- From the Norfolk Virginian, 1883. John Jones passed away August 9, 1868, and is buried in West Point Cemetery. His obituary, carried in the August 10th edition of the Norfolk Virginian read: “Death of a Good Negro – John Jones, a worthy and estimable negro, died suddenly in this city yesterday. During the yellow fever, in 1855, John Jones’ name was as familiar as ‘house-hold words.’ His self sacrificing efforts at that time are well known to our citizens, among whom he was a general favorite. The citizens of Norfolk after the pestilence proposed buying John his freedom, but as the laws of the State required all manumitted slaves to leave the State, he preferred to stay as a slave.John has now passed away from all earthly cares and a monument should record the good deeds he did whilst living.”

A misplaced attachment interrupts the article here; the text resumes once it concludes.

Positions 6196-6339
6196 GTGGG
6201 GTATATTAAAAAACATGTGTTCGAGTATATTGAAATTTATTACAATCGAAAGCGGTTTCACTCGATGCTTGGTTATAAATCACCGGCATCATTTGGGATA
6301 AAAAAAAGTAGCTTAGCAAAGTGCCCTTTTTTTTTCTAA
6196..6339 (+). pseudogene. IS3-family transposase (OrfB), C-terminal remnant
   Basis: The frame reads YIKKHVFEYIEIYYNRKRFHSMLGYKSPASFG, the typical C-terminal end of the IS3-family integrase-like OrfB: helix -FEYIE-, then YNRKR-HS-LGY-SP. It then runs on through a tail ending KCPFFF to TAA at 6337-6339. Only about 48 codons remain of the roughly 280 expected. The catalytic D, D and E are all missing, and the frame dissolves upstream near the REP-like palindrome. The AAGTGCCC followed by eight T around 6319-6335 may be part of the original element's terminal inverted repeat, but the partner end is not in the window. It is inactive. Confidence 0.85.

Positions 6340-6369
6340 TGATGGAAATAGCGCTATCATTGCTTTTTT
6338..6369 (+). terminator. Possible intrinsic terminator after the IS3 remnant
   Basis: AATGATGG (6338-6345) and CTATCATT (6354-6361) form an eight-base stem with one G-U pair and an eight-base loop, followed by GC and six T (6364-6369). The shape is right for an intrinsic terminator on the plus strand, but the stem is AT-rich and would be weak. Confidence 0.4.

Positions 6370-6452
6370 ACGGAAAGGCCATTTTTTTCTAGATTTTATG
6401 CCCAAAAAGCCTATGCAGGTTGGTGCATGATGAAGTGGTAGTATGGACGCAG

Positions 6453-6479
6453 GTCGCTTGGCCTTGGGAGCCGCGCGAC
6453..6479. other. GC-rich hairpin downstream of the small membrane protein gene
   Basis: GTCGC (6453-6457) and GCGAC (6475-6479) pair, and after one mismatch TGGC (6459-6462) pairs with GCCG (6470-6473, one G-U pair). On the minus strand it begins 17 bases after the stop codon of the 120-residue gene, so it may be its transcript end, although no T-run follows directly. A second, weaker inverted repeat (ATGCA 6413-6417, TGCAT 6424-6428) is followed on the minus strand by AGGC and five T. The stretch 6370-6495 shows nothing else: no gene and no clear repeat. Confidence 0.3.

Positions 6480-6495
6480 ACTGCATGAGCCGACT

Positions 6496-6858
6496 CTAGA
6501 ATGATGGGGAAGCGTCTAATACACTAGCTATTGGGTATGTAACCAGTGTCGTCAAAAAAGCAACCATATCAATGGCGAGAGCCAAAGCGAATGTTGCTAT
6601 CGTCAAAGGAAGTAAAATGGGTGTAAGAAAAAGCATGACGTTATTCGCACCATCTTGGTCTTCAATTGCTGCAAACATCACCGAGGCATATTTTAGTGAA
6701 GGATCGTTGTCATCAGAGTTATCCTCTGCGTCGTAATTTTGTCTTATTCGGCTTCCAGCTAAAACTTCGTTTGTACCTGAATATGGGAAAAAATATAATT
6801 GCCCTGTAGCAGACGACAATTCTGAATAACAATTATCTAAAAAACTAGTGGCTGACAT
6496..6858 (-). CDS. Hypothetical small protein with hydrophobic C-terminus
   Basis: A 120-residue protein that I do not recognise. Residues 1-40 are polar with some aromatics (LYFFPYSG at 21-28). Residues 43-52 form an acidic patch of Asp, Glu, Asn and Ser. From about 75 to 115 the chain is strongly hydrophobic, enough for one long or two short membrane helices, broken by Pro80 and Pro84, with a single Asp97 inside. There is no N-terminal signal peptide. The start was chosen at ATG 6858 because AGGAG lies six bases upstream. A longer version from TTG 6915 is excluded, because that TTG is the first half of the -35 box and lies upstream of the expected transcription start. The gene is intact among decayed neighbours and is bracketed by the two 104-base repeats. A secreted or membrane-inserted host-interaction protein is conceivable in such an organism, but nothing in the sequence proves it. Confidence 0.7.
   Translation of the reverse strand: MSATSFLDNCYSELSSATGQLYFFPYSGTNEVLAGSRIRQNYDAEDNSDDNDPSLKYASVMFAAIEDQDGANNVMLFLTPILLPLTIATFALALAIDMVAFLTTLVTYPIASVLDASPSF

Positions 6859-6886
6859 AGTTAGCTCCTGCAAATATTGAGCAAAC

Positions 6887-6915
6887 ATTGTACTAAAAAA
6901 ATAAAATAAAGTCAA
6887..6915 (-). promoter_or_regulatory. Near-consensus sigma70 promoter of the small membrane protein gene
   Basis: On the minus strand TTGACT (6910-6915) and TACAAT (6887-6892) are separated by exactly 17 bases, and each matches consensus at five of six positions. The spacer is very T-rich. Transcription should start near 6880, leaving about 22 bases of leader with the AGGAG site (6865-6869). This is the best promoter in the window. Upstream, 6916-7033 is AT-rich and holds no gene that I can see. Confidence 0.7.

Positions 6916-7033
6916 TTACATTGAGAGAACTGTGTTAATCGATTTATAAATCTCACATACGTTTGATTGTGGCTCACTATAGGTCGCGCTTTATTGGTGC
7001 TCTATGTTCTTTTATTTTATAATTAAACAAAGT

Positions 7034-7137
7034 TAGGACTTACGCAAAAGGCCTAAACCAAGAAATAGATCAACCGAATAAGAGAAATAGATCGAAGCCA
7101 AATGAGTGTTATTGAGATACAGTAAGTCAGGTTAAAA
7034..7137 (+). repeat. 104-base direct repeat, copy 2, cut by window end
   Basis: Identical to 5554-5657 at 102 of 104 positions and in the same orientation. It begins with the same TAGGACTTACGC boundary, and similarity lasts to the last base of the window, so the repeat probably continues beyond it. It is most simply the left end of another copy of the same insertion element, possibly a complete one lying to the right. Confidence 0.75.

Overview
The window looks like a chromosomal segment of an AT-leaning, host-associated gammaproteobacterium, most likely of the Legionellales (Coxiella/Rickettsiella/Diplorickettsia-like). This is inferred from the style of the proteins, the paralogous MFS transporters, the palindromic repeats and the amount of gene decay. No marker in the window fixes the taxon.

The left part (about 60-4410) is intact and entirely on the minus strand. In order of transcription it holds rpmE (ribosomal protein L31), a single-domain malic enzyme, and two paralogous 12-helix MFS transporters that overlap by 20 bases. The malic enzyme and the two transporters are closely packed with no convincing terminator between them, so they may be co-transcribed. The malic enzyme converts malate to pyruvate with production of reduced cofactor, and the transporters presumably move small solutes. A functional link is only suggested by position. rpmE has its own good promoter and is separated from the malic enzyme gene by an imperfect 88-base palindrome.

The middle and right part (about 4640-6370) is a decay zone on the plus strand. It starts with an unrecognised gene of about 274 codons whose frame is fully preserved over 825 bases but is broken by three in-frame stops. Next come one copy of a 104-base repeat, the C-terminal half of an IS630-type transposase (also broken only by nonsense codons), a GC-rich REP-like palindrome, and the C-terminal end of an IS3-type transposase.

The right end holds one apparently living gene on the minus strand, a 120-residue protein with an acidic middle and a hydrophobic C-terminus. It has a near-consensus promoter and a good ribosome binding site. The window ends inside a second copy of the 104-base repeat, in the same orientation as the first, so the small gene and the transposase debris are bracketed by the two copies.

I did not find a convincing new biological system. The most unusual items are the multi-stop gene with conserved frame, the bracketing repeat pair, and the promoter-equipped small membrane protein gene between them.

- QMS James E. Fuller, of the 1st U. S. Colored Cavalry, enlisted on December 13, 1863, at Fort Monroe, Virginia. He mustered in on December 22, 1863, at Camp Hamilton, and was discharged at Brazos Santiago, Texas, on February 4, 1866. He was the first African American City Councilman, and passed away in 1907.
- The other members of the Norfolk Memorial Association, James P. Carter (2nd U. S. Colored Infantry), Abel C. Carter (10th U. S. Colored Infantry), and Magness Riggin (38th U. S. Colored Infantry), rest in Calvary Cemetery. Mrs. Rebecca Langley, wife of Daniel Langley (2nd U. S. Colored Infantry), rests in West Point Cemetery with her husband.